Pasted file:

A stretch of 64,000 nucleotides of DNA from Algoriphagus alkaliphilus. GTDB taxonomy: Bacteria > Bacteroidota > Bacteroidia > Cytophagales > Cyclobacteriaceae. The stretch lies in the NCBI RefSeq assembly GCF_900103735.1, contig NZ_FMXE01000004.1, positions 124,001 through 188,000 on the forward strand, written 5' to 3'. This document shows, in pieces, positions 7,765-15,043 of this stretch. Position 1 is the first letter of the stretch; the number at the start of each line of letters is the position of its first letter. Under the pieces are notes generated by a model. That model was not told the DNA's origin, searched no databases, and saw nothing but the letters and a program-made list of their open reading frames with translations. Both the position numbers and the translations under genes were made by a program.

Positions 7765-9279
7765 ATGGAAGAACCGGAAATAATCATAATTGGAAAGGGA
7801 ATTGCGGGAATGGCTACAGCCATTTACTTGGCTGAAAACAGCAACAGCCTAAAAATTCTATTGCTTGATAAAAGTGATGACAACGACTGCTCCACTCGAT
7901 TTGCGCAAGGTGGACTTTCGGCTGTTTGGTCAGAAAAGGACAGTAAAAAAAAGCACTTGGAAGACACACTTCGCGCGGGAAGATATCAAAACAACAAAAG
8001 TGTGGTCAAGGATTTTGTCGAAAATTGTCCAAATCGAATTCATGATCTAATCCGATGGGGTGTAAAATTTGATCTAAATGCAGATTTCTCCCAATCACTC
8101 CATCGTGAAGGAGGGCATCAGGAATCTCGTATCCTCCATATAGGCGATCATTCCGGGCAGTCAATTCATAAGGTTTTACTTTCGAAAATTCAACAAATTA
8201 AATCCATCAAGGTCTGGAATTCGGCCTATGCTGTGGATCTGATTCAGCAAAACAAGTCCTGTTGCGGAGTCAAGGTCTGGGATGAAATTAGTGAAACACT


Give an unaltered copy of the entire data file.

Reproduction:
A stretch of 64,000 nucleotides of DNA from Algoriphagus alkaliphilus. GTDB taxonomy: Bacteria > Bacteroidota > Bacteroidia > Cytophagales > Cyclobacteriaceae. The stretch lies in the NCBI RefSeq assembly GCF_900103735.1, contig NZ_FMXE01000004.1, positions 124,001 through 188,000 on the forward strand, written 5' to 3'. This document shows, in pieces, positions 7,765-15,043 of this stretch. Position 1 is the first letter of the stretch; the number at the start of each line of letters is the position of its first letter. Under the pieces are notes generated by a model. That model was not told the DNA's origin, searched no databases, and saw nothing but the letters and a program-made list of their open reading frames with translations. Both the position numbers and the translations under genes were made by a program.

Positions 7765-9279
7765 ATGGAAGAACCGGAAATAATCATAATTGGAAAGGGA
7801 ATTGCGGGAATGGCTACAGCCATTTACTTGGCTGAAAACAGCAACAGCCTAAAAATTCTATTGCTTGATAAAAGTGATGACAACGACTGCTCCACTCGAT
7901 TTGCGCAAGGTGGACTTTCGGCTGTTTGGTCAGAAAAGGACAGTAAAAAAAAGCACTTGGAAGACACACTTCGCGCGGGAAGATATCAAAACAACAAAAG
8001 TGTGGTCAAGGATTTTGTCGAAAATTGTCCAAATCGAATTCATGATCTAATCCGATGGGGTGTAAAATTTGATCTAAATGCAGATTTCTCCCAATCACTC
8101 CATCGTGAAGGAGGGCATCAGGAATCTCGTATCCTCCATATAGGCGATCATTCCGGGCAGTCAATTCATAAGGTTTTACTTTCGAAAATTCAACAAATTA
8201 AATCCATCAAGGTCTGGAATTCGGCCTATGCTGTGGATCTGATTCAGCAAAACAAGTCCTGTTGCGGAGTCAAGGTCTGGGATGAAATTAGTGAAACACT